Thursday, May 28, 2015

The Best Brooms in the World: The story of the Whitmyer Broom Factory

Broomcorn from Schenectady County's Flag.

The symbols on the Schenectady County flag represent industries that helped build Schenectady. The DeWitt Clinton and the Schenectady boat symbolize the railroad and canals that made Schenectady into a shipping hub. The lightning bolt and atom represent General Electric and American Locomotive, two of Schenectady’s most prominent industries. The last symbol on the flag has been confused with a sheaf of wheat, but is actually broomcorn. Before the rise of GE and ALCO, Schenectady County was known for farming broomcorn and manufacturing brooms. Schenectady County was the largest grower of broomcorn, and one of the largest producers of brooms in New York State in the 1800s. Much of the work on broomcorn farms was done by Germans who would also work in the broom factories during the winter months. This work prompted Germans to immigrate to the area in the 1840s through the 1860s.
The Whitmyer Broom Factory after a fire. The factory was located on Washington Avenue and Cucumber Alley.
From the Grems-Doolittle Library Photograph Collection.
The Whitmyer’s family immigrated to Schenectady from Germany in the mid-1800s and proceeded to find work in the broomcorn fields and factories. Brothers Charles, Christian and William all worked in Otis Smith’s broom factory who owned a broom factory on the corner of Washington Avenue and Cucumber Alley in Schenectady. Their wives, Louisa, Mary and Mary also worked for Smith as the broom industry brought opportunities for both men and women. According to Isaac Whitmyer, Christian Whitmyer’s son, Otis Smith employed about 120 men and 124 women. He also states that, in the corn fields, men would go through and break the stalks off while women would follow and cut the tops off for use in the manufacture of brooms. In the factories, women trimmed and sorted the corn according to the size of the cuts.
Inside of the Whitmyer Broom Factory. In 1947, Harvey Whitmyer was the sole operator of the factory. From the Grems-Doolittle Library Photograph Collection
In the 1860s, the Whitmyers bought Otis Smith’s factory and started C. Whitmyer & Company. The Whitmyer brooms were considered some of the best in the United States and they even won 1st prize at the Chicago World’s Fair in 1892 for their exhibit. The city directories also show that a Henry Whitmyer owned a broom making factory on 19 North Street in Schenectady. C. Whitmyer & Company was still listed in the 1900 city directory, well past the decline of many other broom manufacturers in Schenectady. By 1902, C. Whitmyer & Company had gone out of business, but Whitmyer brooms were still being produced by Henry Whitmyer. The business stayed in the Whitmyer family until Henry’s grandson Harvey died in 1947. After Harvey’s death, the Whitemyre Broom Company was bought by George Kranick. Surprisingly, Kranick kept the broom making tradition alive and ran the factory as a one-man operation until the mid-1960s.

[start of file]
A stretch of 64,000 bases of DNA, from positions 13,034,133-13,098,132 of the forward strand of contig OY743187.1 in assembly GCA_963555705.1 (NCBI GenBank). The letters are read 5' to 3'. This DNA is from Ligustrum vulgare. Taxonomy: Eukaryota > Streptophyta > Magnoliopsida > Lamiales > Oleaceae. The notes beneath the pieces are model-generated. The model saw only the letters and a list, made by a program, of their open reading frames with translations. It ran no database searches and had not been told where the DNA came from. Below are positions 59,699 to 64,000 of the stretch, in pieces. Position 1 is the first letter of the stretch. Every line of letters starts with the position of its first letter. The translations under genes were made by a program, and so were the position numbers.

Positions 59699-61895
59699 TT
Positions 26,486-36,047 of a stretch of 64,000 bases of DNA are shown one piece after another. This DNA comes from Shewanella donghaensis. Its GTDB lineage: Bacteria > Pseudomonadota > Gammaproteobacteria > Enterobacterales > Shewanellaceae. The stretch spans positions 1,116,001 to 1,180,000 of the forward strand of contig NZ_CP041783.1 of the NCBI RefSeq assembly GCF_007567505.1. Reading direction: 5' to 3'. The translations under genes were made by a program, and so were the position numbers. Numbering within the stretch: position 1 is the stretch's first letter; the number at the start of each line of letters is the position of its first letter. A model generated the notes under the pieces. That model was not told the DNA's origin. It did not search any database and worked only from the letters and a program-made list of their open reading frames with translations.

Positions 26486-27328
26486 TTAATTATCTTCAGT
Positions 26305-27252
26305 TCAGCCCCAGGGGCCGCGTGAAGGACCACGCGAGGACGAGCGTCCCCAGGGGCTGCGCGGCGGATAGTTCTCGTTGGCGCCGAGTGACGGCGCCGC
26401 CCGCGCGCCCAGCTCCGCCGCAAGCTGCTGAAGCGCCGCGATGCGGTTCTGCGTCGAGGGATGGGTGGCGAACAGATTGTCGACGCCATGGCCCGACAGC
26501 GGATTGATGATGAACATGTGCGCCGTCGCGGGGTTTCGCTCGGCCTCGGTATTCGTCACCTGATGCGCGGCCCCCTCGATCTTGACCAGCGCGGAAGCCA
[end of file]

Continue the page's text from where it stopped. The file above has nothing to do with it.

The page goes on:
Close-up of a broom before it is "wound"  from the Whitmyer Broom Factory DVD. From Grems-Doolittle Library Video Collection

Screenshot of the label George Kranick used on his brooms from the Whitmyer Broom Factory DVD. From Grems-Doolittle Library Video Collection

The Grems-Doolittle Library recently received a video that shows George Kranick making his brooms in his factory on 150 Front Street in Schenectady. In the video, he’s using the same machinery, techniques and even the same labels that the Whitmyer’s would have used to make their brooms. It’s an interesting snapshot of a craft that is rarely practiced anymore.

Thursday, May 14, 2015

Pioneer of us All: The Story of Pasquale DeMarco

Photo of Pasquale DeMarco from 1899 taken from the Grems-Doolittle Library family files.
Between 1890 and 1930 immigration from Italy to Schenectady was booming. According to Robert Pascucci’s book Electric City Immigrants: Italians and Poles of Schenectady, N.Y., 1880-1930, the number of Italian immigrants in Schenectady increased from 221 in 1890 to 5,910 in 1930, and made up 29.3% of Schenectady’s population. Many of these immigrants came to America to escape the rural poverty they had known in Italy and to try and make a living in Schenectady. There was an increase in demand for laborers in Schenectady during this time due to the expansion of General Electric and the American Locomotive Company. These jobs were a big draw for a variety of immigrant groups, including Italians. Italian Immigrants arriving in Schenectady would face a variety of challenges. Schenectady’s Pasquale DeMarco knew those challenges all too well and set out to help his fellow countrymen with the transition.
Born in Alvignano, Italy on September 9, 1862, Pasquale De Marco immigrated to the United States when he was 16 years old. He bounced around New York State, living in New York City, Albany, and Ballston Spa before becoming one of the first permanent Italian residents of Schenectady. DeMarco would go on to open a barber shop on 109 Jay Street in 1895. In addition to cutting hair, DeMarco would assist other Italian immigrants in a number of other ways. He would translate for them, act as liaison with their jobs, and send letters to their families. He also began to go to the bank and exchange the immigrant’s dollars for lira to be sent to their families in Italy. Eventually, DeMarco expanded into the banking business, as he was able to buy Italian currency when the rates were low and offer better exchange rates to his fellow countrymen.